Venezuelan Politics and Human Rights

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Conspiracy Theories and De-politicization in Venezuela

Hugo Pérez Hernáiz and David Smilde

Chávez was poisoned by dark forces that wanted to get rid of him…The cancer that the comandante was suffering from, time will reveal, broke with all of the regular characteristics of the illness… Everything indicates that they were able to affect his health with the most advanced techniques. 

Nicolás Maduro, Monday, March 11, 2013

Everything has been coldly calculated…For weeks spokespersons came out saying they had had work meetings for five hours…You Nicolás, I know you´re watching, were capable of playing with the hopes of the people. Who knows when the President died. You had everything arranged.

Herique Carpiles, Sunday, March 10, /2013

Venezuelan’s have become used to conspiracy theories in recent years, both form the government and the opposition. Conspiracy rhetoric formed a big part of Hugo Chávez’s political discourse, with frequent denunciations of plots to assassinate him and of foreign and local enemies working to sabotage the revolution. Evidence to support these denunciations was almost never made public. However, they served the purpose of centering public opinion on a threatening “enemy,” against which constant vigilance and mobilizations were necessary on the part of Chávez supporters.

Conspiracy theories have formed an important part of the opposition’s discourse as well. From evidence-free accusations of electoral fraud, to charges that Venezuela is actually controlled by the Castros, to widespread rumors in the last months that Chávez was not actually ill but only plotting to comeback to Venezuela fully recovered.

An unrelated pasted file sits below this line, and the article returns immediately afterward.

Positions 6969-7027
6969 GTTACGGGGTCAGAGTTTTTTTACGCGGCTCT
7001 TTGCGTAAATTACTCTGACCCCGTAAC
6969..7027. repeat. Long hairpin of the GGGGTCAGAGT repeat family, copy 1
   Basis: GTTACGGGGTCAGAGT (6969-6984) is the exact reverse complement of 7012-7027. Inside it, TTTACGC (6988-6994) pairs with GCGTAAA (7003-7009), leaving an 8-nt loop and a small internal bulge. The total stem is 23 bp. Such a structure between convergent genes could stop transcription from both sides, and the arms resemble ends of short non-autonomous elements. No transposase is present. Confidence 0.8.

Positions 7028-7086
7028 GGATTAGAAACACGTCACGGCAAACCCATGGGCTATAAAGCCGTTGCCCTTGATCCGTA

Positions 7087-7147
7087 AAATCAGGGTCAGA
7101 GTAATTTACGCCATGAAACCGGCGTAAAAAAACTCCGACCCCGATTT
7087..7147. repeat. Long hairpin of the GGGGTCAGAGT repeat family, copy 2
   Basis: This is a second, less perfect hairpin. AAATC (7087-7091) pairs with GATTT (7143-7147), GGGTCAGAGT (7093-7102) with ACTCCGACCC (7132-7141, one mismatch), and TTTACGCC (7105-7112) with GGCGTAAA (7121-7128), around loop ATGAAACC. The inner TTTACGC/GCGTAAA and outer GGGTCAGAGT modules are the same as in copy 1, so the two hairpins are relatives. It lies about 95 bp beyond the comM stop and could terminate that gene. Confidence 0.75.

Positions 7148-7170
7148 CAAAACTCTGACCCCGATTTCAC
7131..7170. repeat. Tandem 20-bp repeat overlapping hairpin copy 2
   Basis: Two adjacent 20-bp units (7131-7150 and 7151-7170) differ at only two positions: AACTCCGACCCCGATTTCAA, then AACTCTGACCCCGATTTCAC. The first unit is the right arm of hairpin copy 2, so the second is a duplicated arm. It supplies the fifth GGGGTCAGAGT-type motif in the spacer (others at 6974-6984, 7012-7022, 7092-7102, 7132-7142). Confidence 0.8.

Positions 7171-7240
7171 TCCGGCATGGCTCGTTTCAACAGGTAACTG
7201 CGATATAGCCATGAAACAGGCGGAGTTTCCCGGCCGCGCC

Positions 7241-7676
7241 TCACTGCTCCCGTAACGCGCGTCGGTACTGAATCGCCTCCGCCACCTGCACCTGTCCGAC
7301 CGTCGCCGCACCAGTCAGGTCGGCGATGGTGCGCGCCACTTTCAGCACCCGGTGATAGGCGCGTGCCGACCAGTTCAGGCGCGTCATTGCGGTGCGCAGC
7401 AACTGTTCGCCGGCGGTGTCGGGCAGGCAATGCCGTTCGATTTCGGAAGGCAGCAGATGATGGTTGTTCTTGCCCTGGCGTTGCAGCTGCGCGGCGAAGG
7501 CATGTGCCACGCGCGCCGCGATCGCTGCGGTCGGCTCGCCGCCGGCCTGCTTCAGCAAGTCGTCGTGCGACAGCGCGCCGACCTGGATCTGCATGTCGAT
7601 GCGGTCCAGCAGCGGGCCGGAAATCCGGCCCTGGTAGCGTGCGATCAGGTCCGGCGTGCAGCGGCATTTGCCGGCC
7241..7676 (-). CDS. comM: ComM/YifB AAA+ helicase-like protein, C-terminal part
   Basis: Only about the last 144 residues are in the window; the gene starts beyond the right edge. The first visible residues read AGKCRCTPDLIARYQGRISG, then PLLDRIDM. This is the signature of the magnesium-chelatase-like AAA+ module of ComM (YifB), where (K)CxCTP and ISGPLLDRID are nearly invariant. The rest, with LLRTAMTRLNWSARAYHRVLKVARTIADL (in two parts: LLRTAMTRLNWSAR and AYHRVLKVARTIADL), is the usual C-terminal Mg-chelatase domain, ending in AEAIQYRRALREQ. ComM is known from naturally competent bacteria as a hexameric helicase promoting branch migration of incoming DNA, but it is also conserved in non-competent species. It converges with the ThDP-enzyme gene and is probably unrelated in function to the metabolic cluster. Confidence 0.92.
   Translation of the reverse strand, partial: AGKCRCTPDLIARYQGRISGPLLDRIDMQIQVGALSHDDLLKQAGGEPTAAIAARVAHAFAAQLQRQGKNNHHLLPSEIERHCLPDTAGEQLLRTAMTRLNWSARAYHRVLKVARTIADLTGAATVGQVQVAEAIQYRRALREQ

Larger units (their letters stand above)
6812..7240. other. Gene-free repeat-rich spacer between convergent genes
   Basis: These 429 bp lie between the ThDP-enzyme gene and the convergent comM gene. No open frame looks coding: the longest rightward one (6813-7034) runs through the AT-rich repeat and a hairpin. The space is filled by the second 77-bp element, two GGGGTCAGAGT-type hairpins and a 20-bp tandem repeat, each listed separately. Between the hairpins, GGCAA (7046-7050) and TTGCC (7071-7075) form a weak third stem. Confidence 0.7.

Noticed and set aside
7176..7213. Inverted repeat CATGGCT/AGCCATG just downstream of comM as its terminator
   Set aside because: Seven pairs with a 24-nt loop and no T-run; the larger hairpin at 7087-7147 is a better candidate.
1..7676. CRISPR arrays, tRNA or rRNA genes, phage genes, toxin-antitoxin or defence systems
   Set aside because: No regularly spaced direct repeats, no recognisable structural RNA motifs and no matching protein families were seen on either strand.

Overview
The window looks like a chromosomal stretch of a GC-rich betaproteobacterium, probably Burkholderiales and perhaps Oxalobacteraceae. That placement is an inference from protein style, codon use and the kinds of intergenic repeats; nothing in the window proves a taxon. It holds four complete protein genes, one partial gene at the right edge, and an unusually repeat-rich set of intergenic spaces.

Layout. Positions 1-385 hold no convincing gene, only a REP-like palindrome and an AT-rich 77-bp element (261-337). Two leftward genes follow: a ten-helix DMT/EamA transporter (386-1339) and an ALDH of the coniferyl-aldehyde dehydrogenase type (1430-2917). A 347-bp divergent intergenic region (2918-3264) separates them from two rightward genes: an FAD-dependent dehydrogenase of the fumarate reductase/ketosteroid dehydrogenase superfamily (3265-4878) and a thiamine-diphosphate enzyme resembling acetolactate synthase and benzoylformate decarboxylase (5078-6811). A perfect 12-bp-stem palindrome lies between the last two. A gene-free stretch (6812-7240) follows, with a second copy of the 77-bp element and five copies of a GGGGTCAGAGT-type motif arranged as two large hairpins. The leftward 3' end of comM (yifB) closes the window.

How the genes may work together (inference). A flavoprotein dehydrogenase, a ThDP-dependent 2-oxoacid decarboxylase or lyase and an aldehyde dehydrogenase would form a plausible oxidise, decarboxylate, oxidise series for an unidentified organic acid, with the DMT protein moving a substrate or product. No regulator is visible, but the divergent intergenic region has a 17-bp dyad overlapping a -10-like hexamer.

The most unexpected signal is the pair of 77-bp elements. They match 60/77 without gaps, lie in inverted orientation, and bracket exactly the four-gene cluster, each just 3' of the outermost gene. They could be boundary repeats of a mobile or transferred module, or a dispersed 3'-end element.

Whether they are true or not, conspiracy theories effectively tell people that what meets the eye is not necessarily so, that there are people controlling things behind the scenes. They tend to unify followers behind leaders because it is the latter that apparently have the key to what is actually going on and know what to do.

However, they also depoliticize. Chávez’s conspiracy theories effectively maintained unity within his government and movement by reducing internal debate. This unity also produced an increasingly inefficient and unresponsive administration. And Maduro’s focus on foreign conspiracies effectively unifies pro-government sectors. But it also draws their attention away from how to address the shortcomings of their project and how to move it forward. 

The Venezuelan opposition has suffered from voter abstention in the past after repeated claims that the National Electoral Council (CNE) was cheating, vote counts had been rigged, and that the electoral register was controlled by Cuban agents. Indeed dismantling opposition conspiracy theories about the CNE was an important part of Capriles´ effort during the last campaign.

Capriles’ focus this week on the apparent manipulation of Chávez’s passing certainly energized his base, but it also obscured the need for the hard work of communication. The message seemed to be that Maduro et al are so heinous that just unmasking them will be enough.

What is lost by both sides when they resort to conspiracy theories is politics: the forthright recognition of differing views and interests, negotiation with foes, and the attempt to convince voters on the issues.

Filed under Venezuelan election conspiracy theories Nicolas maduro Henrique Capriles Radonski